On March 30, the Santa Fe City Council is scheduled to debate and vote on whether or not to issue a six-month moratorium on the installation of any new towers or antennas related to cellular and wireless connectivity. It’s a tricky issue.
There’s no getting around the need for New Mexico’s film incentive program to have better accounting. As SFR has pointed out, the program’s frequently touted profits are not always all they’re cracked up to be. But that doesn’t mean the program isn’t profitable and good for New Mexicans.
This week’s merit badge for good government goes to City Councilor Carmichael Dominguez for his efforts to tackle quality of life improvements on Airport Road. The south side is Santa Fe’s bastard son, and is too often relegated to leftovers and afterthoughts, despite its youth, vitality and value to the city as a whole. But Dominguez’ plan ain’t exactly perfect.
Like other American geeks, idea junkies and proponents of innovation, creativity and the slim possibility of a future United States with meaningful, marketable skills, I was inspired and thrilled with the president’s State of the Union commitment to push wireless broadband out to 98 percent of the nation. Then I remembered I live in Santa Fe, where we’re determined to be in that SOL 2 percent.
At a recent convention in a large coastal city, I hopped in a cab with a colleague to cut across town with a little speed and convenience. My colleague turned out to be the kind of guy who can’t resist chatting up taxi drivers. And he turned out to be the kind of guy taxi drivers can’t resist.
According to Edison Research, the company that conducts exit polls for national elections, two out of every five voters in the 2010 midterm elections ranked “spending to create jobs” as Congress’ top priority. Job creation was near the top of the congressional wish list for the remaining voters, as well. But only a sliver of GDP will go toward job creation.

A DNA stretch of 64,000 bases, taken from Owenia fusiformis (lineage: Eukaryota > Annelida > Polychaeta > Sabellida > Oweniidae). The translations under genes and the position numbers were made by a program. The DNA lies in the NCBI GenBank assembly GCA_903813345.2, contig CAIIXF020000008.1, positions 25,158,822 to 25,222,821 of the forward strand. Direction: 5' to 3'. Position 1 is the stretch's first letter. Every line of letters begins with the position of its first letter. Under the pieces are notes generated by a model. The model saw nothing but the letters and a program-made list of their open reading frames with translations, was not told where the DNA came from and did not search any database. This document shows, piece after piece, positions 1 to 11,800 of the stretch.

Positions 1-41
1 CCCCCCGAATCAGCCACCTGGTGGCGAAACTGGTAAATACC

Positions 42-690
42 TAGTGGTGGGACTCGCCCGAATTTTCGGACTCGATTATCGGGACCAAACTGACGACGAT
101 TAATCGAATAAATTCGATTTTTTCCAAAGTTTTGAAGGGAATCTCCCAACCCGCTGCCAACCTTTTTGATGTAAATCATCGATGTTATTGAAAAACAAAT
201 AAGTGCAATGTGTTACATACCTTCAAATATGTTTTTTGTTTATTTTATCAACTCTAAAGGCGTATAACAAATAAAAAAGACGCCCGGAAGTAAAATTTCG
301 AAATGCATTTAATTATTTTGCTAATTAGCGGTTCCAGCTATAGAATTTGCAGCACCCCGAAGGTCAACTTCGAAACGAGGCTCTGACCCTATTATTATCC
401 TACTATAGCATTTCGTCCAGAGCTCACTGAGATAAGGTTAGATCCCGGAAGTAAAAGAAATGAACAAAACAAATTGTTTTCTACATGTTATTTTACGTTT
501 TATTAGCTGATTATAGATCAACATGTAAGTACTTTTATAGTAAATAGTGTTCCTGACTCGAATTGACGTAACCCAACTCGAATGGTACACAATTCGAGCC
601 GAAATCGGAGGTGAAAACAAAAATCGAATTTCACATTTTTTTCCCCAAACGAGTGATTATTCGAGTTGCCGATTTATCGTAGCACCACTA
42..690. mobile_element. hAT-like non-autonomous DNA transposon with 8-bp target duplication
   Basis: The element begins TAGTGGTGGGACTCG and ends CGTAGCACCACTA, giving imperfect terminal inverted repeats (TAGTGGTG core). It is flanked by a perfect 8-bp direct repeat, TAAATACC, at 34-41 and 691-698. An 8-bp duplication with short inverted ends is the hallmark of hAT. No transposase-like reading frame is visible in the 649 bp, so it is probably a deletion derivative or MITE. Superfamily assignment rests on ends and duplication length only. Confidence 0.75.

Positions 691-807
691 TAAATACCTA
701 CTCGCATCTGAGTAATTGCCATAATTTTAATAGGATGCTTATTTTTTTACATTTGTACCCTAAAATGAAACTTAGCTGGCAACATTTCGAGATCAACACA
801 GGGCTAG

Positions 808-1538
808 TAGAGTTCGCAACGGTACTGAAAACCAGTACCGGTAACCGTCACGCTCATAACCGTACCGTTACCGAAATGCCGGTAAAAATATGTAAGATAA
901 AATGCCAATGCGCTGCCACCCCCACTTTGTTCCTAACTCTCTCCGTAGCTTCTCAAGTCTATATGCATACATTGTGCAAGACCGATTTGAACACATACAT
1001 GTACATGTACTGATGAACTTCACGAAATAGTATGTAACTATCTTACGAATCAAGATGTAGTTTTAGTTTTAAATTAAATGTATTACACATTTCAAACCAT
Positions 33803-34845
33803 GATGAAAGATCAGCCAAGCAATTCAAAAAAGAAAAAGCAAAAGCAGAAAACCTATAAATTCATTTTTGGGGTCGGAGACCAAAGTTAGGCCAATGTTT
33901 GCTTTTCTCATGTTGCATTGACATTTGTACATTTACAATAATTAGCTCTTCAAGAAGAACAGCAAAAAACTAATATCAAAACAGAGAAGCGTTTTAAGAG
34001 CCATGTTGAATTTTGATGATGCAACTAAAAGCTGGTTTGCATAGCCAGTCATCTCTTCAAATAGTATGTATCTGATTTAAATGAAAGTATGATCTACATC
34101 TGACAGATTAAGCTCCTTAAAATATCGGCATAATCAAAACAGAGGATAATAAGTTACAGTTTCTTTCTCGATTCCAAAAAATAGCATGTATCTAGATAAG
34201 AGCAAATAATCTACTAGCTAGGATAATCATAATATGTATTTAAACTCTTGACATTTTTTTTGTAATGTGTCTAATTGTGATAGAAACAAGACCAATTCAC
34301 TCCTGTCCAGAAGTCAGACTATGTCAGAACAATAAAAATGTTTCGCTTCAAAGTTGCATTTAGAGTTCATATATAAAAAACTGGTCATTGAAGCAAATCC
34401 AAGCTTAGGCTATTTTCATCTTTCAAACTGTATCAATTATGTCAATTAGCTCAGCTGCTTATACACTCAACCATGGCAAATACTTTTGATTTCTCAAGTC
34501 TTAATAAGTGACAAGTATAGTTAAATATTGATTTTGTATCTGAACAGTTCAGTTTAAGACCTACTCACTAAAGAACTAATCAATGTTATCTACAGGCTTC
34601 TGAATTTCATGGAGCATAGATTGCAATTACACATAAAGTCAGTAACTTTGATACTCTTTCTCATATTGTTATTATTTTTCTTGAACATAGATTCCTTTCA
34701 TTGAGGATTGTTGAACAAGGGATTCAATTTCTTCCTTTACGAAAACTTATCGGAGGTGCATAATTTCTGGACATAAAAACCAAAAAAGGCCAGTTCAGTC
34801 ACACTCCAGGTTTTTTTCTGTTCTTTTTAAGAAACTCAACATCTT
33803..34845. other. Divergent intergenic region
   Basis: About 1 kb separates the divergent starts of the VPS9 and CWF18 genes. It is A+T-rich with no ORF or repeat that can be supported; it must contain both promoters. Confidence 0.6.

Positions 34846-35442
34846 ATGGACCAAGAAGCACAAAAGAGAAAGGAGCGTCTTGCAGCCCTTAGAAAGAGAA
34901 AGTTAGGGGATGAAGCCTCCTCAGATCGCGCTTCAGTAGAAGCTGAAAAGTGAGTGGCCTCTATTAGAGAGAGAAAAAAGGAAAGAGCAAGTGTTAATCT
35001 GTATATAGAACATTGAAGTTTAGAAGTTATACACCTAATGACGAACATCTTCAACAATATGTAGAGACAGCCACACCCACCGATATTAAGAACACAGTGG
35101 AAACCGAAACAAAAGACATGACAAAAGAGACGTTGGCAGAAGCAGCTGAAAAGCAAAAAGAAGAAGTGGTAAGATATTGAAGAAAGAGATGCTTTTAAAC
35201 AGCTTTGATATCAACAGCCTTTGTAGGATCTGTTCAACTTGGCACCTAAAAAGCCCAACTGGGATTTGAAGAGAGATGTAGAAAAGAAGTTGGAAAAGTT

It’s no secret that Santa Fe’s got some gay pride. But a recent top ranking of Santa Fe’s overall “gayness” by The Advocate—the magazine that dubs itself “The World’s Leading Source for LGBT News and Entertainment”—has rankled some web-dominating New Yorkers.
Armageddon, it seems, takes many forms. For much of the world, the battle for the end times has begun with extreme and debilitating weather, and a rash of sudden, massive bird and fish deaths that can only be described as biblical. In New Mexico, it’s taken the form of a thorough blitzkrieg routing of state agencies and boards by new Gov. Susana Martinez.
As the investigation into the horrific Dec. 14 accident that claimed the life of Kylene Holmes and gravely injured Santa Fe EMT Vanessa Carillo continues, the public will receive a detailed rundown of the actions of Holmes and injured passenger Jennifer Michelle Belvin in the hours before they collided with Carillo, at high speed, heading the wrong direction on Interstate 25.